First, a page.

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After record breaking flu season, Dept. of Health and Welfare prepares for 2017-2018

Last year was the deadliest flu season on record in Idaho with 72 influenza-related deaths.

Last year was the deadliest flu season on record in Idaho with 72 influenza-related deaths.

“We certainly saw a record number of deaths last year, so certainly want people to be prepared,” said Dr. Leslie Tengelsen, Idaho's State Influenza Surveillance Coordinator at the Idaho Department of Health and Welfare.

Idaho’s Department of Health and Welfare saw multiple strains of the virus in the 2016-2017 season.

“A combination of a million different viruses that circulate there can be up to four different flu viruses," Tengelsen said. "In fact, we saw all four different flu viruses in Idaho and across the country last year.”

While there’s no way to predict if the upcoming winter will be as bad, Tengelsen says the best way to prevent another deadly season is to get the flu shot as soon as possible.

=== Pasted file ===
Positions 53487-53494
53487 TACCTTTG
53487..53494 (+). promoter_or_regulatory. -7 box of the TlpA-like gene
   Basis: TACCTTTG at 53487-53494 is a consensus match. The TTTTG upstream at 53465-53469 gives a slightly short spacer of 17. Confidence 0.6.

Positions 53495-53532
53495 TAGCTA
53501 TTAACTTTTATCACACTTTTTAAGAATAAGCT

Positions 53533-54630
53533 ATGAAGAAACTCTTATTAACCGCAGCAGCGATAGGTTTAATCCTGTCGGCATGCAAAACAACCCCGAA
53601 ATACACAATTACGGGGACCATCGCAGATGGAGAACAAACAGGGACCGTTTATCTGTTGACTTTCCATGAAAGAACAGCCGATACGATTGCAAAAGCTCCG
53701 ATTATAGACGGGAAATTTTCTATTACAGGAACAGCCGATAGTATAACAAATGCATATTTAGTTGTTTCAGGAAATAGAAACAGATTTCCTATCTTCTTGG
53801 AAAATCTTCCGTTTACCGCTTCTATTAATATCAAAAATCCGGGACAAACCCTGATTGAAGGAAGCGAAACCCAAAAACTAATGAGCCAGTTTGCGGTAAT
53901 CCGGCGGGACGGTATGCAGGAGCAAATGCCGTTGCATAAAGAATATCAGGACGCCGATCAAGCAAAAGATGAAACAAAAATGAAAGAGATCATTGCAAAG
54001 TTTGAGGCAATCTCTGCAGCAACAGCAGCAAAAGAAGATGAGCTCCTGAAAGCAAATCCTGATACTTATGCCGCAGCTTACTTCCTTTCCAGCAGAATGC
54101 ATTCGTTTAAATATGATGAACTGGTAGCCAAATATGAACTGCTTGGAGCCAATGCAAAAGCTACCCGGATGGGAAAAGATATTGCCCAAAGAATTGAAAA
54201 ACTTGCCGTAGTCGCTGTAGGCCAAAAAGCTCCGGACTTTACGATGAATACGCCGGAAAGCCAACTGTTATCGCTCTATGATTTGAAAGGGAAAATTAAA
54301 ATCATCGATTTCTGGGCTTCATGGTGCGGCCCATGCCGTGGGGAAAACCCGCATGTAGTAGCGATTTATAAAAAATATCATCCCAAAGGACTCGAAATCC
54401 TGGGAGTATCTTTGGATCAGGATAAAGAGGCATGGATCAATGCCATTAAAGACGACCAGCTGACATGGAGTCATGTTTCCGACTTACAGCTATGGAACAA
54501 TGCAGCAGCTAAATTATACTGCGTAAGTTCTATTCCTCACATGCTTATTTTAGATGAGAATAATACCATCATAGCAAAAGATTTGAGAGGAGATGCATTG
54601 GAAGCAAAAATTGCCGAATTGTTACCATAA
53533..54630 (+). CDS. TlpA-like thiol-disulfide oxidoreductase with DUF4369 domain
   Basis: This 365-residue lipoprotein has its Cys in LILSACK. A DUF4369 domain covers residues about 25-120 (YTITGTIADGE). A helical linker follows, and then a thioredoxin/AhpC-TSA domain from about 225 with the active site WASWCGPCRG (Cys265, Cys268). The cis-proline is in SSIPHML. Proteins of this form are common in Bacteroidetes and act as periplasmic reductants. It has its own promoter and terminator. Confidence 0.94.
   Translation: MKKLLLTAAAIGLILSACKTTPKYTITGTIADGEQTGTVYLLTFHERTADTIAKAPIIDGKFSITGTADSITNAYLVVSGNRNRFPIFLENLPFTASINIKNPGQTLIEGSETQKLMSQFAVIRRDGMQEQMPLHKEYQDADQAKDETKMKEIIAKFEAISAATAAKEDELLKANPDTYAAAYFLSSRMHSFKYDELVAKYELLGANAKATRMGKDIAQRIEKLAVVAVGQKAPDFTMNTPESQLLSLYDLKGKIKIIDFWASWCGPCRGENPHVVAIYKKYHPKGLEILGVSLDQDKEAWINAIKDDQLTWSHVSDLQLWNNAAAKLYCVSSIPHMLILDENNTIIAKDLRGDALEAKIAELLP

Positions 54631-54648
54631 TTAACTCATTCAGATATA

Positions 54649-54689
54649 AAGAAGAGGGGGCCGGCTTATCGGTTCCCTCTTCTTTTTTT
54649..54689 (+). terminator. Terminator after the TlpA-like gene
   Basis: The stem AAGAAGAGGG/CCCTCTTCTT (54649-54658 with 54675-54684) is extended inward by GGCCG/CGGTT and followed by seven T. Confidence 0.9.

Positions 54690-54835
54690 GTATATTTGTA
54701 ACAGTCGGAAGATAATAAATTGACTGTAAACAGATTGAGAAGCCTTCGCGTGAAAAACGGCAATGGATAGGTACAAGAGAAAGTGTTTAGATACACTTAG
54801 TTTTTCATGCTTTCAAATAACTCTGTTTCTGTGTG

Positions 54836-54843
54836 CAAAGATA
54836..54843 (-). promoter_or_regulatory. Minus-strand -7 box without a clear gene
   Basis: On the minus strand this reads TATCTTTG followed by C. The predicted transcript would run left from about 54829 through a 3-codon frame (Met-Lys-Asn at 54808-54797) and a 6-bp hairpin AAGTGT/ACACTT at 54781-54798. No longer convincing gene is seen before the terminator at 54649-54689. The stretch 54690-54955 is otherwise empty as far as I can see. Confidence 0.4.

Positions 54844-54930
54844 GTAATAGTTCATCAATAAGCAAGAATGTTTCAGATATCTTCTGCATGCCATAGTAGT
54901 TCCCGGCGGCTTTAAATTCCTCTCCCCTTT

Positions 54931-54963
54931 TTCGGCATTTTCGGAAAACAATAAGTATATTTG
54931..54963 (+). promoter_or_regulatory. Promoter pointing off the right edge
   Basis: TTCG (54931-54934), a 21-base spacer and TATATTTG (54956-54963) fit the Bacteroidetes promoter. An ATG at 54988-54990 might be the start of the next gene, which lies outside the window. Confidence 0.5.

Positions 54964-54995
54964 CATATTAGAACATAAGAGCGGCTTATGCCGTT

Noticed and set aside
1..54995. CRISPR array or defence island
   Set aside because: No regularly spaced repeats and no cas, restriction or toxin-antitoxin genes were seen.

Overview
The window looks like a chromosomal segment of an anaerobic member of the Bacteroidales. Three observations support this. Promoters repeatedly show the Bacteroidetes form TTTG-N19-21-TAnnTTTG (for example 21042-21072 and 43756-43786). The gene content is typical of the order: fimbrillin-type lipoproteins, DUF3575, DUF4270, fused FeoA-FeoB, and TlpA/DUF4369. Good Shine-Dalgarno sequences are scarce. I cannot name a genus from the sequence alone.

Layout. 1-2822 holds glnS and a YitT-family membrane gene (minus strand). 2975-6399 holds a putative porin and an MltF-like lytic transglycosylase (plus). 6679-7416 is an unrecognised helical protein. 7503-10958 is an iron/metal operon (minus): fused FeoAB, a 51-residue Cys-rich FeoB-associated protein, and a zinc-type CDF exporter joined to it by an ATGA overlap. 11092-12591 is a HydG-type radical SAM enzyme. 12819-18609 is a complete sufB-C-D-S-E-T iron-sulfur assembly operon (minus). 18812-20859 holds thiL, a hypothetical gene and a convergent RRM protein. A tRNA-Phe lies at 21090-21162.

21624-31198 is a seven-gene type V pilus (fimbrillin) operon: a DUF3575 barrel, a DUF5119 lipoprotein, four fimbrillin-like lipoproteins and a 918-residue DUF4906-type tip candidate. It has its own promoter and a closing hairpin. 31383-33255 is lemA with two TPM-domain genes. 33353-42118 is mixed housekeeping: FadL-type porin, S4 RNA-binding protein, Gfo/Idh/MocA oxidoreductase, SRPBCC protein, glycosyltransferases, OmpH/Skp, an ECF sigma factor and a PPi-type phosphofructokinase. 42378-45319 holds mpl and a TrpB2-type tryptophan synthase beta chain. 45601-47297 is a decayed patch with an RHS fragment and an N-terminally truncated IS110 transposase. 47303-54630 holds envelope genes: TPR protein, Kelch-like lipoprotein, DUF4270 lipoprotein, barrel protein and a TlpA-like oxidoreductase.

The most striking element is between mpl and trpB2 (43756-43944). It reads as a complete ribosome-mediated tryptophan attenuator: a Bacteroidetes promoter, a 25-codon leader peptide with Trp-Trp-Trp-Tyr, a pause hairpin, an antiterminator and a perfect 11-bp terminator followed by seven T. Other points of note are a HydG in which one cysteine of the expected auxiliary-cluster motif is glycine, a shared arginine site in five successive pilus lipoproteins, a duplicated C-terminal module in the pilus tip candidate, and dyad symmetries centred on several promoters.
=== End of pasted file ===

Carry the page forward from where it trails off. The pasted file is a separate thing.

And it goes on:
“The gold standard is the flu vaccine but there are other things you can do – cover your cough if you’re sick, stay home from work if you’re ill don’t bring it to work. And don’t bring it to assisted livings or nursing home situations where there are individuals that are quite vulnerable," Tengelsen said.

The influenza virus spreads like wildfire through warm, enclosed spaces – which is why fall and winter months are peak flu season.

“We typically officially start tracking flu season the first week of October, and it generally lasts into February or March but we’ll keep a really close eye on flu season all the way until May.”

It's important to watch for signs and symptoms of the flu like coughing, fatigue, and aching.

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